Data availability statement
All data relevant to the study are included in the article, uploaded as supplemental information, or available upon reasonable request.
Patient consent for publication
This study involves human participants and ethical clearance and permission for the relevant components of this study were granted from the London School of Economics and Political Science Research Ethics Committee (reference number 000914) and the Uganda National Council for Science and Technology (research registration number HS1285ES). Written informed consent was obtained from all workshop participants.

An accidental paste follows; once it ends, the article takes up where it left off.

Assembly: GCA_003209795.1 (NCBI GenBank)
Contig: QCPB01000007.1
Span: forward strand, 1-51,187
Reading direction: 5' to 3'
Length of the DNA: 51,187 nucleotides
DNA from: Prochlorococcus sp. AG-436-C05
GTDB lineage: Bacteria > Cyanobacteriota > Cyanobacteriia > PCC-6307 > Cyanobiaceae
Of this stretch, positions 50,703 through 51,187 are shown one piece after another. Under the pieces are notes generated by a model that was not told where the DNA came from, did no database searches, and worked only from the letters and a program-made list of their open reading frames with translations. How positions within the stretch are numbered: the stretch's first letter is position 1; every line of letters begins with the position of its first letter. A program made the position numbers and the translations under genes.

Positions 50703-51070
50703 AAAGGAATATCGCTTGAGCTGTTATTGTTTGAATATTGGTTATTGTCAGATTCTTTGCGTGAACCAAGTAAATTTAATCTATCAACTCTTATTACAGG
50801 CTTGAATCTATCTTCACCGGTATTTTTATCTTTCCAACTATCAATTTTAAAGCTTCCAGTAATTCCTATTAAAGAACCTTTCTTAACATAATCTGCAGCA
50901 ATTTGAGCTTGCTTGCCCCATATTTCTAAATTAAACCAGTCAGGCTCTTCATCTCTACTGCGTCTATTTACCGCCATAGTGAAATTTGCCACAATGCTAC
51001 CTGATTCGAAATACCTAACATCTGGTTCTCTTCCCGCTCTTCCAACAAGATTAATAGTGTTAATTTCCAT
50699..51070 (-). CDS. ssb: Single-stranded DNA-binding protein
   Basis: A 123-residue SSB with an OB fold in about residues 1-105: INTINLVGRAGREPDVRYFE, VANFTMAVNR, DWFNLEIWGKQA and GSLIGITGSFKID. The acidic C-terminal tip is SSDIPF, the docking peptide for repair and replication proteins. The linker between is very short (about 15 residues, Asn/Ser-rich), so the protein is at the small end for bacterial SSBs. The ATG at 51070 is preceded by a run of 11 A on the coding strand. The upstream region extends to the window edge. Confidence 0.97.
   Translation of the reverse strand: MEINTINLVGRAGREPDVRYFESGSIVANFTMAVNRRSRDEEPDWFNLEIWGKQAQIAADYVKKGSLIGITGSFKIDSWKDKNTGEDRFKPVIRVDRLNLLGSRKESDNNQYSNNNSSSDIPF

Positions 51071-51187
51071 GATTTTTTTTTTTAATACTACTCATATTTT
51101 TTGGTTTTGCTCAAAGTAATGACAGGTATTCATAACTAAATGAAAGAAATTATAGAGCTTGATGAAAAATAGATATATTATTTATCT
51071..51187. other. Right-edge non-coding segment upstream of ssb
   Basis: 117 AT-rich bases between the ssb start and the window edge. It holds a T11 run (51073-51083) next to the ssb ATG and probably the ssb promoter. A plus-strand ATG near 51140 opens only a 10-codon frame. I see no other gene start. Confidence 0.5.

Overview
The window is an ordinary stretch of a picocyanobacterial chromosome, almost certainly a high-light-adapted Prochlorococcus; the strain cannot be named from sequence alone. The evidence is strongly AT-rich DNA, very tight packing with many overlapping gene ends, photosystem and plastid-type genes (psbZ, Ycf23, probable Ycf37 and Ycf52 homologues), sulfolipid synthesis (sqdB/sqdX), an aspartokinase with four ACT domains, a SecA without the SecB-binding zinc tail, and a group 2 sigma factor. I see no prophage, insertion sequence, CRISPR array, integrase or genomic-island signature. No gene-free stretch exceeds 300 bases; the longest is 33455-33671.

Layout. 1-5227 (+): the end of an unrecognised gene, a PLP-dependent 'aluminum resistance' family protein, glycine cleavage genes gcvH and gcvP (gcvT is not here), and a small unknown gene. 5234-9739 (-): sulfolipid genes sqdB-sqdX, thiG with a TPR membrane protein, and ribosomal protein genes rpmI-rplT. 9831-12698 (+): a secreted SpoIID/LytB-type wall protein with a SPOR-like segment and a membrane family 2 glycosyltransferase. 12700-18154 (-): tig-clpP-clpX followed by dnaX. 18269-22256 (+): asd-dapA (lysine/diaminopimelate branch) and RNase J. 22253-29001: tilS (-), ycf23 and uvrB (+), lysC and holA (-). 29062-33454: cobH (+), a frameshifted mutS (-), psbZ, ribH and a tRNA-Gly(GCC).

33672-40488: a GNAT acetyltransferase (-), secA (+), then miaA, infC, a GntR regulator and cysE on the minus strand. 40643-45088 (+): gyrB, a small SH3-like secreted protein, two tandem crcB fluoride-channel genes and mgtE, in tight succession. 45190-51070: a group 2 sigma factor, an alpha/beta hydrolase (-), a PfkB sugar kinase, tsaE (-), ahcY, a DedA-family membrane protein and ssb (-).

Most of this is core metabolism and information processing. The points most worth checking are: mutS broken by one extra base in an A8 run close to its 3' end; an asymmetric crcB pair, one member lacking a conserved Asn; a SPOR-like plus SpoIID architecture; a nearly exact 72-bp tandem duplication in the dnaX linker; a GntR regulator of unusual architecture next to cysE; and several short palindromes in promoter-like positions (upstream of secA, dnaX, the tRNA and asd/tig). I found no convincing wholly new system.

We would like to acknowledge Dr Moses Adriko (Uganda Ministry of Health Vector Control Division) and Dr Georgina Pearson (London School of Economics and Political Science; Queen Margaret University, Edinburgh) for their assistance in conducting the participatory workshops. We would like to thank Dr Elizabeth Storer (London School of Economics and Political Science) for her input and thoughtful insights through the writing process. We would also like to thank Dr Tiziana Leone and the participants of LSE's Global Health Initiative Reading Group for comments on earlier iterations of this manuscript. We thank the health workers, practitioners and policymakers working in Uganda who participated in the workshops, provided feedback throughout the processes described in this paper and continue to work with us while balancing their responsibilities through the COVID-19 pandemic. Finally, we thank Dr Matthew Graham and Dr Diepreye Ayabina from University of Oxford’s Big Data Institute for their invaluable assistance and insights on working through their SCHISTOX model. Their willingness to provide support to the end of creating a truly open-source individual-based model reflects the best we can hope for in the future of scientific research.